Plastic Lens Restoration
by Jeremy Goodspeed
In years past, if your vehicles taillights got scratched or faded, they were replaced with a fresh set. Now days, an NOS set of taillights for a muscle car can bring upwards of $1000.00. That's if they are even available. Even a new car lens can easily receive an unwanted scratch that could cost hundreds of dollars to replace.
To start the refinishing process, first evaluate the condition of the lens. If the lens has only minor defects and surface contaminates, a quick clean up might be the trick. However, if the lens has been neglected, has the appearance of heavy scratches or oxidation, a lens restoration might be the prescription.
Plastic Lens Polishing
For a quick clean up or for a light scratch, simply use either an aluminum polish, or a polish suitable for plastic polishing. Using a soft cloth, apply the polish onto the plastic and buff to a gloss. Wipe excess with a soft polishing cloth or a microfiber cloth. If any polish becomes trapped in DOT markings and identification lettering, brush the letters with a tooth or detailing brush.
Plastic Lens Restoration
For a complete restoration or to remove deep surface scratches, it is first recommended to remove the lens from the vehicle. Once the lens has been removed, inspect the lens for any cracks or crystallizing. If any cracks or crystallizing is present, the lens is beyond repair and would need to be replaced.
Now that the lens has been inspected, and does not have any cracks, it is ready for restoration. First wash the lens in a mild soap solution to remove any trapped dirt that could be transferred onto the lens. If the lens is a one-piece design with internal reflectors (such as most newer vehicles) tape the bulb holes with duct tape to prevent water from entering the lens. If any water gets into the lens, rinse with distilled water to prevent any internal spotting. Once washed, dry the lens completely and tape any raised lettering.
Next, start the scratch removal process by placing the lens on a work surface covered in carpet. This will keep the lens from sliding during sanding and polishing steps. Begin sanding the lens with 1000 grit wet-or-dry paper followed with 1500 grit and 2000 grit sandpaper with a rubber block to get it leveled. Be sure to sand using a back-and-fourth motion.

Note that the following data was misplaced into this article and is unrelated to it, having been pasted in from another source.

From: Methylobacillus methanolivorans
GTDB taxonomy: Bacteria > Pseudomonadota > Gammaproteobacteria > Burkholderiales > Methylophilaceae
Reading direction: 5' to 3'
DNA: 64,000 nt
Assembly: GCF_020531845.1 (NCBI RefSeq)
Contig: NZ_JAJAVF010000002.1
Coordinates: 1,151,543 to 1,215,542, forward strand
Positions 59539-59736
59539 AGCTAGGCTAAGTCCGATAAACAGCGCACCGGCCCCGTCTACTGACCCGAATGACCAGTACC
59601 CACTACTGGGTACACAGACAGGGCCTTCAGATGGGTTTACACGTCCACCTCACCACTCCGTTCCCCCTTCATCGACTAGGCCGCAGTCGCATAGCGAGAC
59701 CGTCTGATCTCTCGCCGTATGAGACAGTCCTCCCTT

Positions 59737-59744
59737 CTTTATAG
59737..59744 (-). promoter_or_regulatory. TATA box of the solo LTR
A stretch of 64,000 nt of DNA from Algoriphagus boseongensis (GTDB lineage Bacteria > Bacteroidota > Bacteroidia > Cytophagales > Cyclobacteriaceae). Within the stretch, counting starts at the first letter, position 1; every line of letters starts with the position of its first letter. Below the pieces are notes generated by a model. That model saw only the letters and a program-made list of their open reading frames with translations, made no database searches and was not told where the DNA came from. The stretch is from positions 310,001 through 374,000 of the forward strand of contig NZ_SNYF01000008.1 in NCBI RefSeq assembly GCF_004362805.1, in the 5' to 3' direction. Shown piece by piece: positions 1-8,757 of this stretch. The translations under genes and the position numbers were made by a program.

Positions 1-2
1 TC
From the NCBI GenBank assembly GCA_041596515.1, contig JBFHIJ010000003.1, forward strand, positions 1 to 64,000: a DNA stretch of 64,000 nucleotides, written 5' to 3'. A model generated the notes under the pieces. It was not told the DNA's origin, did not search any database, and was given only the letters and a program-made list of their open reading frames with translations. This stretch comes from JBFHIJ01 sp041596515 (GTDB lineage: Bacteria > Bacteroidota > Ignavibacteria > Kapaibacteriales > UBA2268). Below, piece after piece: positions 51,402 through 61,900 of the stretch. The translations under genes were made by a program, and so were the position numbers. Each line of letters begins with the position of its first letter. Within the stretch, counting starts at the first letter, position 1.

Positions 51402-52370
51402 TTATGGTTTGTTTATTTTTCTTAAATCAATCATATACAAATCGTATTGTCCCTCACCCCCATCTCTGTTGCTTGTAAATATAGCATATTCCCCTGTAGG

Once the lens is sanded smooth, polish the lens using a circular polisher on low speed that is equipped with a micro foam polish pad. An aluminum polish is recommended because of its thick consistency and its ability to dissipate heat away from the plastic. The trick with plastic is to not let the heat build up and to make sure that the compound is doing the work, not a dry buffing wheel. If the plastic lens receives too much heat, distortion and damage can result. Continue working the lens until it has a uniform gloss. Wipe the lens with a microfiber cloth to remove any residue. Inspect for any sand scratches and repeat the polishing if necessary.
If a circular polisher is not available, the lens can be hand polished by using a moderately aggressive paint polishing compound and a soft cloth. Follow hand polishing with an aluminum polish to restore a high luster.
Once completed, the lens is ready for re-installation. The lens will have increased depth and clarity.